While identification of cyclicality and seasonality do help in generating a better model, the techniques do not help when inflection points emerge in respect of certain variables. For example, in today’s scenario purchasing power could have reached an inflection point with reference to the housing sector. The prices of commodities, especially of agricultural products could have a determining impact on the evolution of biofuel space.
Not all inflection points are economic in substance, however. Some inflection points are caused by technology. Ability to redefine the form factor of a device (whether a mobile phone or a laptop computer, or both) could substitute or combine the demand for such products each of which hitherto functioned as independent product-market segments. Ability to combine multiple functionalities in a single product could lead to generation of new product-market structures that are completely different and path-breaking. It is therefore necessary to conduct appropriate qualitative macro-economic evaluation and Delphi type technological analysis prior to embarking on detailed forecasting models.
Inflection points are hard to detect if organizations are mired in managerial dogmas. One is aware of the IBM chief’s observation made decades ago in the context of building of the first computing device that the world would not need more than a handful of computers. Cellular technology collaborators who introduced mobile telephony to India a few years ago felt that India could not support more than a few thousand cellular connections. In both these cases, separated by several decades, the dogmatic beliefs were beaten hollow by the new technology waves that these two products represented. In each case, sheer utility, affordability and proactive market segmentation led to levels of market expansion and penetration, which no forecasting models or leadership judgement could identify.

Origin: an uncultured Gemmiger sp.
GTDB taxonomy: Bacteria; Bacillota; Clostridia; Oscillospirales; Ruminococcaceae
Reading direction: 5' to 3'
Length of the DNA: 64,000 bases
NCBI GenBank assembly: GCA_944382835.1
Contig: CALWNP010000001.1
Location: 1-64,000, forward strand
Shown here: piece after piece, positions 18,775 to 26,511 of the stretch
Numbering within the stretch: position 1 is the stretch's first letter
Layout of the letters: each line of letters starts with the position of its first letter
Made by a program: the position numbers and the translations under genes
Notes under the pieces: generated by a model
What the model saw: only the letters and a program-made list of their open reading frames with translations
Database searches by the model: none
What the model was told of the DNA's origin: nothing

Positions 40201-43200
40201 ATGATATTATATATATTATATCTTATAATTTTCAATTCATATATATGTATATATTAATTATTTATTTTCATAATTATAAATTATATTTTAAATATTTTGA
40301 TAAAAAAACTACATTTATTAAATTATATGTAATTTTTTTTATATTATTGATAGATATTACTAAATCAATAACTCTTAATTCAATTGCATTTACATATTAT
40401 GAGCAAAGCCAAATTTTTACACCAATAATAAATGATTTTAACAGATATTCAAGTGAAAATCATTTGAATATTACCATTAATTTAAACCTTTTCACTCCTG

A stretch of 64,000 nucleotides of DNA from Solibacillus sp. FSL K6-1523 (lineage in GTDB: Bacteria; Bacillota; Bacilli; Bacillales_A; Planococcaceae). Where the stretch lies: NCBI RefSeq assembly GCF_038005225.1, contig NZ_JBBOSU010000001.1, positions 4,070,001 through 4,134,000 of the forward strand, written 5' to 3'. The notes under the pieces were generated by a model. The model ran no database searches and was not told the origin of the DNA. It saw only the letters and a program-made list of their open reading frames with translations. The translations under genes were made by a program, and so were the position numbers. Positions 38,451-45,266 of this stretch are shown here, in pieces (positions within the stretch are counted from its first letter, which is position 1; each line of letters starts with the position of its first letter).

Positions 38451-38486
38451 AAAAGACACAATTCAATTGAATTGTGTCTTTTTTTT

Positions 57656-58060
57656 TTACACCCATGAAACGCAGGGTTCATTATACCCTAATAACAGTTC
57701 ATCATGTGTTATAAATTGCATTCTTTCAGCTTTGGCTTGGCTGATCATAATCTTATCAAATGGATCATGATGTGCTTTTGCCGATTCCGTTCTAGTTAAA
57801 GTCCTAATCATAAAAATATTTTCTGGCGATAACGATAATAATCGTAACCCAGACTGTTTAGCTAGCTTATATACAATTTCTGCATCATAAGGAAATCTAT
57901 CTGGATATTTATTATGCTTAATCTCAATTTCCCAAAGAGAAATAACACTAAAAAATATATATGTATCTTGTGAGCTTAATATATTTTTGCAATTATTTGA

In today’s complex world where technological and economical factors generate lateral (and sometimes tectonic) shifts in supply side and consumption side factors, the cause-effect relationships are particularly complex to identify. These changing relationships impact the outcomes in several inexplicable ways.
The demand for oil, for example, is not determined merely by economic growth factors such as industrialization, or the infrastructure factors such as roads and automobiles but by the emergence of alternative cleaner energy sources such as biofuels, hydrogen energy, electric energy, solar energy or several combinations thereof. As seen earlier, each sector has its own variables and each variable is influenced by several sub-variables. The more pervasive, and the more multi-component a variable is, the more difficult would it be to define or quantify. Forecasting the overall demand for energy is not a sufficient solution in the alternative because, demand estimation for individual components is essential for sustainable economic and industrial planning.